And then Morgan signs off with a kinda bitter-sweet half issue, which kinda works.

Oh, I remember that one… Precious Metal from Arts Industria? I wonder why there’s an ad for this in Mister X — it’s the only ad that’s not either a house ad or a project from somebody involved with Mister X. It’s apparently the only thing released by Arts Industria. Was this a front for Vortex or something?

Mister X was probably more famous for the posters than for the actual comic books, but this “Photographics” poster looks a bit naff.

But! It isn’t over! Issue 13 starts a new sequence with new writer Wilbur R. Webb. And it’s an origin story: The origin of Radiant City, so we get the background on the other architect (I mean, the guy who’s not Eichmann/Mister X).

It’s pretty good! It’s a pretty thankless task, since we’ve been over the same story so many times by now, but Webb manages to give us a new angle.

But then the series got cancelled. The only thing surprising about that is that publisher Bill Marks managed to keep the series going for as long as he did. And with excellent cover/inside cover designs.

Somebody writes in Amazing Heroes #157, page 150:

Issues to 17 of Mister X will consist
of a mini-series within the series.
Entitled “The Radiant City Story,” the
series will explore the origins of the city
and its many denizens. Shock, surprise
and dismay may ensue,
One thing is certain, by the conclusion
of “The Radiant City Story,” we will
knmv the answers to some surprising and
intriguing questions concerning both the
city and its mysterious, bald, bespect-
acled little protagonist.
Following the completion of the three-
part “Radiant City Story,” the book will
undergo a complete revamping.
As a symbol of the restructuring of the
book, numbering will begin again with
Volume 2, #1.

The three Seth-penned issues described here never happened. Or rather, the 13th issue of Vol 2 is what’s described here:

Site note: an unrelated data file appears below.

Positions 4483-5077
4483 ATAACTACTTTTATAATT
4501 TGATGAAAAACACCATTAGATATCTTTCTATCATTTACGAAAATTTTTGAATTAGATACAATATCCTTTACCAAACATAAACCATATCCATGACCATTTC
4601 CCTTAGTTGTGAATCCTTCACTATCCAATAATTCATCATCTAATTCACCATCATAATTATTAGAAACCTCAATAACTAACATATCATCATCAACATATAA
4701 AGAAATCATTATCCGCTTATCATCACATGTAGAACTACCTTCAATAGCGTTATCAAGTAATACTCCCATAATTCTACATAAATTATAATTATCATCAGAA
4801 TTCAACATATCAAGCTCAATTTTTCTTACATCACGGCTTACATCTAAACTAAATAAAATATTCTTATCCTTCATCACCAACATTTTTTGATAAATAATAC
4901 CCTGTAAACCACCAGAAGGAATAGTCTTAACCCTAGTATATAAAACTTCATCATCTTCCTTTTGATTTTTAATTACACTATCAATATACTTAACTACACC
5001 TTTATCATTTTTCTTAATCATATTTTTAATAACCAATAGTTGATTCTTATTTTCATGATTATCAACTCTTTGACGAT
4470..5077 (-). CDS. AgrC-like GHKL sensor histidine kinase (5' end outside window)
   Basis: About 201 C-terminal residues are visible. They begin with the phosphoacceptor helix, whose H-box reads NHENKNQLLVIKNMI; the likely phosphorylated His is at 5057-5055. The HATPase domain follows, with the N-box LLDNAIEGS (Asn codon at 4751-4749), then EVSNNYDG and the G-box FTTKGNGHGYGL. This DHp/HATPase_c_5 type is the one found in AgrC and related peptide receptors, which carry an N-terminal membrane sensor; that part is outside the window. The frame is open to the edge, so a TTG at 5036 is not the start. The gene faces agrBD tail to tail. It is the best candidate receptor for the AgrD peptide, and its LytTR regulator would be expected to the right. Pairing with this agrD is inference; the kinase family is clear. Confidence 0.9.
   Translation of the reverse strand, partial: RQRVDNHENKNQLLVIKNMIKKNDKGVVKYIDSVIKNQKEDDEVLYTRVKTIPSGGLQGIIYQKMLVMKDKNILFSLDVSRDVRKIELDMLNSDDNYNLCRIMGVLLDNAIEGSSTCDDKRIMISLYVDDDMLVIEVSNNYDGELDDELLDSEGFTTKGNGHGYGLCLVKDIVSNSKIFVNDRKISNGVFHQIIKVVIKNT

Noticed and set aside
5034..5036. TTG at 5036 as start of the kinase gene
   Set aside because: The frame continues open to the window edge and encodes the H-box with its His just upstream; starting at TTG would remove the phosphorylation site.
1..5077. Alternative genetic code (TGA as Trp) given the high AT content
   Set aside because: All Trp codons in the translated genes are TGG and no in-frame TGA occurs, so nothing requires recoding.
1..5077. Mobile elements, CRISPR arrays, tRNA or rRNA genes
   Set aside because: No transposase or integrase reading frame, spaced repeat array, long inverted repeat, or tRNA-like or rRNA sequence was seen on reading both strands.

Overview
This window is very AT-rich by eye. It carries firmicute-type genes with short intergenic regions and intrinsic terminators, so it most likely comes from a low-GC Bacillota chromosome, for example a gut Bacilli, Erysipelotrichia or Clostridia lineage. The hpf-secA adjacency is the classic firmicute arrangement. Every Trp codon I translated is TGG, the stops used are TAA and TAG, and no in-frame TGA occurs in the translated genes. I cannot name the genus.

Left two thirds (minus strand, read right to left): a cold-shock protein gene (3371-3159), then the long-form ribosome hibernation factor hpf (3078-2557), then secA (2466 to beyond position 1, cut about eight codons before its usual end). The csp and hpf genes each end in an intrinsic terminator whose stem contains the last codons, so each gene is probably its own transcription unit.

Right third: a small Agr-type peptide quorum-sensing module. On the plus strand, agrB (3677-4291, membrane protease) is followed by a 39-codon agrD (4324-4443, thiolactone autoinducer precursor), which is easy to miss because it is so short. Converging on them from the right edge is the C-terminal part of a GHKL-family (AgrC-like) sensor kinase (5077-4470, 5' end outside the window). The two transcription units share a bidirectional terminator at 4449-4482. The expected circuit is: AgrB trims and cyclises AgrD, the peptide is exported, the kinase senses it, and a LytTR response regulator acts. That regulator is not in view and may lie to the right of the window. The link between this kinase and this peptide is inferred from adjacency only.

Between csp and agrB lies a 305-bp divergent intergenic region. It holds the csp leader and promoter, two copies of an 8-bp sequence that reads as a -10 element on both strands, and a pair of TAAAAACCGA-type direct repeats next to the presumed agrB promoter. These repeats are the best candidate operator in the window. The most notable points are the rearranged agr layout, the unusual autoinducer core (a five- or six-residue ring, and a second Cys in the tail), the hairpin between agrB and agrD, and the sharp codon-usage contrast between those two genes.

Although a 13th issue of Volume II was published, beginning a story by Seth (writing as “Wilbur Webb”) the rest of the story remained unpublished until it appeared in New Worlds Anthology.

Publisher Bill Marks assures us that
the book will be “completely different
and completely the same. Something you
could only say about Mister X!”
This new series will feature a much
more in-depth look into the character of
Mister X gets yet another new artist (Shane Oakley),
as well as a new writer, a
new inker, a new frequency, and a new #1.
Mister X and will show us pans of
Radiant City we’ve never seen before
(and may not want to see again).
Marks says that new scripter Jeffrey
Morgan has a wealth of great ideas for
the book and everyone involved is real-
ly excited by the new direction.
Marks also adds that the proposed
monthly schedule for Mister X is no
joke. He feels thit he has a team that can
produce the book on a monthly basis and
that this can only be good for the book.
“It’s not that people don’t love the
book,” he says, “it’s just that they hard-
ly ever see it on their racks. We want to
change that.”

The first twelve issues were collected and reprinted by Dark Horse some years back.

No really:

For the second volume in 1989, the bulk of The Brides of Mister X, Motter recruited stark, black-and-white art from highly overlooked Shane Oakley and another singularly named indie luminary, D’Israeli. The twelve-issue story was scripted by Jeffrey Morgan, a writer whose main experience took place in the much cooler area of rock and roll journalism. As a writer and editor for CREEM, Morgan hung out with the likes of The Stooges while learning from the most accomplished prose stylist of the magazine trade, Lester Bangs. Overall, it’s a much darker take on the themes and characters than the first volume, carried off in a style that’s strangely reminiscent of the music of the Berlin period of David Bowie, Lou Reed, and Iggy Pop. No, really.

No. Really.

This blog post is part of the Into the Vortex series.